A cheeky roadtrip to Palliser Bay, and not just the lighthouse climb, can take a traveller's breath away, writes Richard Moore.

If you are in Martinborough and find yourself a little bored with nice wines and good eateries, then why not treat yourself to a road trip that will not only have you smiling, but will get your heart racing?

All you need to do is pack a little picnic, some drinks — non-alcoholic preferably — and then set your car in a south-easterly direction through really pretty landscapes of farms and hills.

Your destination is only an hour away and is the lighthouse at Cape Palliser that sits on a rock ledge towering over the sea and countryside around.

But the journey is more than that stunning view, for along the way you can stop at the unique crayfishing village of Ngawi — complete with a tractor called Tinky Winky — and then find yourself up close and personal with seals in a large colony just before the lighthouse.

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In winter weather the drive along the road between major hills and cliffs is impressive; in summer it is breathtaking as brown rock and grass meet blue sky over deep green and dark blue waters of Palliser Bay.

The colours are rich and silently demand that the car be stopped and the cameras brought out. Oh, to spend a week here!

Ngawi is a delight.

On the hill side of the road are pretty houses while on the large pebbled beach is the working area.

Large and little fishing vessels sit waiting on their trailers and small and sizeable tractors sit ready to push them to or pull them from the water.

It is an amazing array of equipment and, if you are fortunate, a boat will arrive ready to be hauled on to its trailer and towed up the beach.

Take my word it is well worth enjoying the spectacle and the ease with which such big bits of machinery are brought safely up the pebbles and put to bed.

About 5km on from Ngawi, and not far from the now spectacular red-and-white lighthouse, is the North Island's largest NZ fur seal colony.

A baby seal at Cape Palliser. Photo / Rosemary Rayner
A baby seal at Cape Palliser. Photo / Rosemary Rayner

While their odour is not the most pleasant, these creatures are fantastic to watch as they swim, gaze around or just loll about on their rocks.

You can get reasonably close for photos — telephoto lens close that is — but never get between a seal and the ocean and be mindful not to scare them.

When the waves crashing on to the colony's rocks are large you can watch as seals duck under the swells, much as humans do in breakers at the beach.

If you have the time I'd recommend sitting down on a rock overlooking the beach and just observing these wonderful creatures as they go about life.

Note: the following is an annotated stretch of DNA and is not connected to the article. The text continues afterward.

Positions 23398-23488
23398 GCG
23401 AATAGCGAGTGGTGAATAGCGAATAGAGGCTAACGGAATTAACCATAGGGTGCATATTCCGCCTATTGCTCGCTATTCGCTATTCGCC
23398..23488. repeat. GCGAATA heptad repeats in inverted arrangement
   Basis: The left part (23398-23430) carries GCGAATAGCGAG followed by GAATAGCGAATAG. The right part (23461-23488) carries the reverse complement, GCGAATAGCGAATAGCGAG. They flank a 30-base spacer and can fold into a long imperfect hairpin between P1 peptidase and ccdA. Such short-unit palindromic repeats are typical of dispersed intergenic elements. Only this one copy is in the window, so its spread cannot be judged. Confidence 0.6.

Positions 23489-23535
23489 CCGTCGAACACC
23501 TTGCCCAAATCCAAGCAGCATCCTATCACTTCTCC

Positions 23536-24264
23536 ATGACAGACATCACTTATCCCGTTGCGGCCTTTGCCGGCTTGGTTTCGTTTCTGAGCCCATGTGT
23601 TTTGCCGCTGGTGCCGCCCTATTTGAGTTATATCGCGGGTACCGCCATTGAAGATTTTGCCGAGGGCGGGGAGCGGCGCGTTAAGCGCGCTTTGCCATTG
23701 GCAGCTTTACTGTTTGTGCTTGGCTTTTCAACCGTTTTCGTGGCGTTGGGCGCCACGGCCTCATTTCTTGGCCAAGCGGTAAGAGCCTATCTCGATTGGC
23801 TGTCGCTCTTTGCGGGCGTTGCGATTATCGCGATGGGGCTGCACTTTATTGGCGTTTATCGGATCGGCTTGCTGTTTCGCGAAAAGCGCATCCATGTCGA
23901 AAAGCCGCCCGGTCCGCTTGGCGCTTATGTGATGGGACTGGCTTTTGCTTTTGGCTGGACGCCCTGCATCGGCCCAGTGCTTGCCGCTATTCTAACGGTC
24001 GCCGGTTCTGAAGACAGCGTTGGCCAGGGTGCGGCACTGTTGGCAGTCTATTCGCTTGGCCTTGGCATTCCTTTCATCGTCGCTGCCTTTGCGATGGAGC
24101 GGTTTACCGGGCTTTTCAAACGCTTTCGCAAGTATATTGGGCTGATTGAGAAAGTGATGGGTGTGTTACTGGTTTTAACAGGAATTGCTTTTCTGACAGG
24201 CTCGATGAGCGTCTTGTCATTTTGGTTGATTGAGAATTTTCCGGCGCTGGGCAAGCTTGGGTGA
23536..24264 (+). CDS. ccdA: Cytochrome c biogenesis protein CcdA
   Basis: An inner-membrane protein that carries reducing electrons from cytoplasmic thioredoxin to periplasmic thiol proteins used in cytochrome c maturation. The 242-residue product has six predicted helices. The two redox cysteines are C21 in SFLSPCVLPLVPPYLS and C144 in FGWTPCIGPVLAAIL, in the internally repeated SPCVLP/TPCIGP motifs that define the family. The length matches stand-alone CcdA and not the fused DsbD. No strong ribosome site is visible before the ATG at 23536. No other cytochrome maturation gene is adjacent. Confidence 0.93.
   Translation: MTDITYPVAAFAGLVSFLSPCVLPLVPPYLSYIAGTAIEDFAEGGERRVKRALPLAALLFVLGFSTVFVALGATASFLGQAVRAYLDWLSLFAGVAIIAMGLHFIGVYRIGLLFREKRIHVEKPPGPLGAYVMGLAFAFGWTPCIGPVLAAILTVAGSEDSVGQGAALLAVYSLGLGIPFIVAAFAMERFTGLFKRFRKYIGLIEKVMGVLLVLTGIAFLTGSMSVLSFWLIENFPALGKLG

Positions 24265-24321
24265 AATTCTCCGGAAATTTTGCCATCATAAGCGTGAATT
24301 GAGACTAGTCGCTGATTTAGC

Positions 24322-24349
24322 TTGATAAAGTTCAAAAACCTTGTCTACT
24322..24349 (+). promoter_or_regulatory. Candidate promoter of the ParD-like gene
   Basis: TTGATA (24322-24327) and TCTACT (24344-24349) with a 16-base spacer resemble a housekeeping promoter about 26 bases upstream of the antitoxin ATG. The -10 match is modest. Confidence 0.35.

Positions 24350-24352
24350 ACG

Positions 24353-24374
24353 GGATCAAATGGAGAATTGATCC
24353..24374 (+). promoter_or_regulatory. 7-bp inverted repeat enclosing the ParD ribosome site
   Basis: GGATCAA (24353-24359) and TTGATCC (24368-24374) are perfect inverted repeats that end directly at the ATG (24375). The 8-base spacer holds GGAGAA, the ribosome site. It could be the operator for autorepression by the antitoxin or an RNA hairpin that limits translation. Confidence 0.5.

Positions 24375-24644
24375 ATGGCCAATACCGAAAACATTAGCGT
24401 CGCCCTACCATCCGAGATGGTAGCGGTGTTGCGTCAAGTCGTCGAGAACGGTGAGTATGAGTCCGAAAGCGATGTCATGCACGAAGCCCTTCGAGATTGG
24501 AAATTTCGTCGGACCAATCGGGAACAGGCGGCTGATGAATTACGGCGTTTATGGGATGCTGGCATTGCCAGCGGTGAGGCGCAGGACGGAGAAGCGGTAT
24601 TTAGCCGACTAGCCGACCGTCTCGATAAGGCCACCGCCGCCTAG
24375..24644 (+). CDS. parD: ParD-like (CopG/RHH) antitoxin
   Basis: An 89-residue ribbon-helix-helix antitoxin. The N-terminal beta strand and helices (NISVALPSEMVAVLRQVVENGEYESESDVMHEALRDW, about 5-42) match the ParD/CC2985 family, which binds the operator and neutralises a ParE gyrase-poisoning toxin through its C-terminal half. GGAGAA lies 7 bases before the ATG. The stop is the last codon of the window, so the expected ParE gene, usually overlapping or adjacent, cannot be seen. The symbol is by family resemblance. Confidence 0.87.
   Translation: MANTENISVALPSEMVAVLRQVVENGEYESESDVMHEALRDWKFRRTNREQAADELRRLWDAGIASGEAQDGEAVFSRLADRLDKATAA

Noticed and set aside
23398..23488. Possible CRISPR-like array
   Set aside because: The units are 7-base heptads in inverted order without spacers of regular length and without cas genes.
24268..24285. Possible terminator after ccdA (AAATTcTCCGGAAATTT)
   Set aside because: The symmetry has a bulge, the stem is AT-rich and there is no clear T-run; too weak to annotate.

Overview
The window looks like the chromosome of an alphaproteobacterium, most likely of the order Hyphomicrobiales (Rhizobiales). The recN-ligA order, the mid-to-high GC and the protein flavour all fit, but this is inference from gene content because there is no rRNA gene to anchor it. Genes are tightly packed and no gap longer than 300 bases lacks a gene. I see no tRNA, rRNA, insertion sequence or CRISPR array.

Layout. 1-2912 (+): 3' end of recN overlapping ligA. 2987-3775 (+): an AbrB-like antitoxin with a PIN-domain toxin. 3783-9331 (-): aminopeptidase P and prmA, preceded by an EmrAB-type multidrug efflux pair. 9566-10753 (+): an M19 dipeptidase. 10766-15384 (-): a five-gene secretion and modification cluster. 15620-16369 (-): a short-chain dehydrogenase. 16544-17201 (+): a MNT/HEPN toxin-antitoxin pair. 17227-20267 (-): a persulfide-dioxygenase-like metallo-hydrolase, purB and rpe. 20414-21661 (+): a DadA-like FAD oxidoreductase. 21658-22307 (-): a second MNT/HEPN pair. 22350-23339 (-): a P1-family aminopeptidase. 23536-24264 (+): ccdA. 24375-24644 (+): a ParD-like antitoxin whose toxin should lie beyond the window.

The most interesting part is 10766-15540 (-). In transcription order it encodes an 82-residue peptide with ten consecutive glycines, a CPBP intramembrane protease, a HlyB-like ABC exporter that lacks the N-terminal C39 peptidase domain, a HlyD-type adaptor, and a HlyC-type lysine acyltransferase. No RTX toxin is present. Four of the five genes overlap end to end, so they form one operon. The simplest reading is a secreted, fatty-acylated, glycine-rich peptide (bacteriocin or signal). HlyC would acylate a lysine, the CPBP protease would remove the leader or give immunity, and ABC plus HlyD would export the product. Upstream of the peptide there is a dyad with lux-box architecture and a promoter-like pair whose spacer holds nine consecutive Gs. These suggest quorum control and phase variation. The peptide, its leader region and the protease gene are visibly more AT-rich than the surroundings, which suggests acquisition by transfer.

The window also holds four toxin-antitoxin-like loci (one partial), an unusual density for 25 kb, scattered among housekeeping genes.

They are the most common seals in New Zealand waters with an estimated population of 100,000.

While fur seals are extremely good swimmers — they are not so hot on land and can get disoriented wandering into people's backyards and houses.

We could have sat all day with the seals our target was the Cape Palliser lighthouse and so it was onwards and upwards.

Parking the car below the lighthouse we watched as other visitors made their way up the single flight of steps to the warning station that flashes its brilliant message about every 20 seconds.

It was a long way and can be daunting for some, but I trudged my way up the 253 stairs before I knew what was in store — and the rewards for doing so.

The Cape Palliser coastline. Photo / Tim Ranger
The Cape Palliser coastline. Photo / Tim Ranger

I'll not lie, the leg burn started at about step 181 and the breath ran out 19 steps later. Fortunately carrying a camera means you have a half-decent excuse to stop and catch a breath.

"Don't mind me," I say between gasps. "I'm just framing up a shot or two."

Step 215, not far to go, steps 230 and 231 — uh oh, there goes the breath again, powering home now I'll wait until I get to the top before collapsing. There, done it. Whew.

And what a sight awaits. There you are, looking over a beautiful bay and landscape from a platform where, on a clear day, you can see the South Island. Truly magnificent. And well worth the effort.

After you have taken in as much beauty as you can manage it's time to head down to the carpark and return to Martinborough where it's probably about time for a local vino and a much-anticipated meal. And there will be nothing boring about that meal.